Today is the first day of the conference days of QCon London, which I have the honour of attending. The view from the conference centre is just great, as you can see above.
The kick-off key note “To the Moon” was given by Russ Olsen. In a very entertaining and energetic way he reviewed the Apollo project. He started at the 1959, when the Western world was plagued by protests and fear because of the Cold War. At this time, Russia was ahead in the space race and had produced the first picture of the far side of the Moon. The reaction of president Kennedy was to declare the goal of landing on the Moon before 1970. Russ Olsen took a chronological approach though the Apollo project, reflecting often on how difficult this actually was.
Some nice things I will remember from this story.
- The software driving the Eagle that landed was developed by a woman named Margaret Hamilton. Designing the first program that needed to do multiple things at once and should be able to react to unexpected situations, Olsen states that she invented the term “Software Engineering” to describe the field of programming at an unprecedented level of complexity, where human lives were on line.
- Although the space race was itself a part of the Cold War, the side effect of it was a hopeful subject. When the landing actually took place, the sense of exhilaration was enormous.
- Very small faults can have life-threatening implication. As an example: the air lock not being completely vented when the pod was released from the ship that was at that time already orbiting the moon led to about a 0.1% difference in speed. The result was that Armstrong and Aldrin had to literally take last-minute measures to avoid landing on a very unfriendly piece of Moon. A good lesson for programmers!
The conclusion strongly relates to Kennedy’s to-the-moon speech: “We choose to go to the moon in this decade and do the other things, not because they are easy, but because they are hard, because that goal will serve to organise and measure the best of our energies and skills, because that challenge is one that we are willing to accept, one we are unwilling to postpone, and one which we intend to win, and the others, too.” So, aim high. Aim for the moon. It’s in the nature of an engineer to do so.
It has to be remarked that the keynote talk has been given before, so if you’re interested you can view it on youtube http://www.youtube.com/watch?v=Z0MbpkYPgM8.
Moving on I visited two talks that might have been too much in my area of expertise. They were good introductions, but failed to give me any new insights. They mainly accomplished to reinforce the message of Microservices and DevOps and as such, I’m confident that they will have introduced many to the concepts in a good way, or at least refreshed those who were more experienced in the fields.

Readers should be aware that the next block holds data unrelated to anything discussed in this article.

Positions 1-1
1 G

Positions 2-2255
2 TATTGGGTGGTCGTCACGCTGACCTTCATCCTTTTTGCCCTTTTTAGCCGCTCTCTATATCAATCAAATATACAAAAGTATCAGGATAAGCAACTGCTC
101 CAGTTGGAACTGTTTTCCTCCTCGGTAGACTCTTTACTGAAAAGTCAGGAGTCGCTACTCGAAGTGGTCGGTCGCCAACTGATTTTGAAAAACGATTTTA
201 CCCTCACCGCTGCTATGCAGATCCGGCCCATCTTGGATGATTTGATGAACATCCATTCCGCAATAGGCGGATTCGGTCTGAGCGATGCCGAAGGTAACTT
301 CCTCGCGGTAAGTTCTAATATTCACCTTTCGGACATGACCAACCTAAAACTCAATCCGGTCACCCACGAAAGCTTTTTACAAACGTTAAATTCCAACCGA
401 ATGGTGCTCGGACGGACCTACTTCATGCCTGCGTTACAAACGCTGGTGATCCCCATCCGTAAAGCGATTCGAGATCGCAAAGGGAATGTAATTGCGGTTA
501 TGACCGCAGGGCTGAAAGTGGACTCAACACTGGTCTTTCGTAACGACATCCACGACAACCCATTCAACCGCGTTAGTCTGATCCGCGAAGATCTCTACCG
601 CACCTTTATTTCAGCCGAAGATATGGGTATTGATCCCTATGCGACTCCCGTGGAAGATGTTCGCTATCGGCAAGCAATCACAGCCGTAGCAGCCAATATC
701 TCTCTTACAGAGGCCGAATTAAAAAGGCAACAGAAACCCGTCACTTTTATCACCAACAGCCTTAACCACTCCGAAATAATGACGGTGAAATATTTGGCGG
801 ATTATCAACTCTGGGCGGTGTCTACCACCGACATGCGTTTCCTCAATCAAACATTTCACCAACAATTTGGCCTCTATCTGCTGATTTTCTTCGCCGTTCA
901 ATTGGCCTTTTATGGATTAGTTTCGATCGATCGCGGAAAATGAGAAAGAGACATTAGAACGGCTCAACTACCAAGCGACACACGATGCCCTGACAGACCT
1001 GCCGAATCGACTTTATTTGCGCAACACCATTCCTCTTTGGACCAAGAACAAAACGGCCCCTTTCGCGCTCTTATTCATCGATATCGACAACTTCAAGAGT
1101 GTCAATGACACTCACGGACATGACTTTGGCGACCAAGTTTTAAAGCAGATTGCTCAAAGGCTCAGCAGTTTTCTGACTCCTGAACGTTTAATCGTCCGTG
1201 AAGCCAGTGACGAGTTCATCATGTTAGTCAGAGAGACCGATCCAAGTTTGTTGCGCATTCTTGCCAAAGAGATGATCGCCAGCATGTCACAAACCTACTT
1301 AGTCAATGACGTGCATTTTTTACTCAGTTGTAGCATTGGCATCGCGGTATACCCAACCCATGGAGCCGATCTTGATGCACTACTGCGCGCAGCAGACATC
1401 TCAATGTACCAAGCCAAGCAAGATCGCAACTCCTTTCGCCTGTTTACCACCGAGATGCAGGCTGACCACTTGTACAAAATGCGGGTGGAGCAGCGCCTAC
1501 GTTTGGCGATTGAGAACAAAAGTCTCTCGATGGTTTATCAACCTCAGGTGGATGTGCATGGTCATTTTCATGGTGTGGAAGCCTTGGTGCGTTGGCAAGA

Firstly, Rebecca Parsons gave a talk “Evolutionary architecture and Microservices - A match enabled by Continuous Delivery”. She introduced microservices as a better implementation of the ideas that were already behind SOA architectures. She coupled many traits of microservices to those of evolutionary architectures, which effectively sum up to strong agility and a focus on change. She mentioned Martin Fowler's “prerequisites to a microservices architecture”, including having a DevOps culture.
A nice concept here was the “Reverse Conway’s Law”. While intuitive and on some occasions actual part of our strategy consultancy, this was the first I heard it defined as such. Conway’s Law in short states that organisation structures will be reflected in the architecture of the software that the organisation develops. For example, a company without a DevOps culture (meaning that operations is a separate team) that tries to implement a microservice architecture, will probably end up with many components that are strongly coupled on an operational level that can’t be deployed separately. The “Reverse Conway’s Law” then, is to create software in the way you would like the organisation to be. You will need to be conscious of the many pitfalls of Conway’s Law itself, but when done correctly this can be a good way to induce organisational changes.
Dave Farley, in his talk “The rationale for continuous delivery”, made the point that fast feedback loops are essential in software development. This reaches its best possible state by continuous delivery and deployment (which were both introduced), and strongly relate to the scientific method. I liked this comparison, but that might have to do more with my own scientific background than with the strength of the talk. The examples were the familiar ones of Google, Amazon and Hewlett Packard.
All in all: informative, but no convincing message that we are aiming for the Moon with DevOps and Microservices.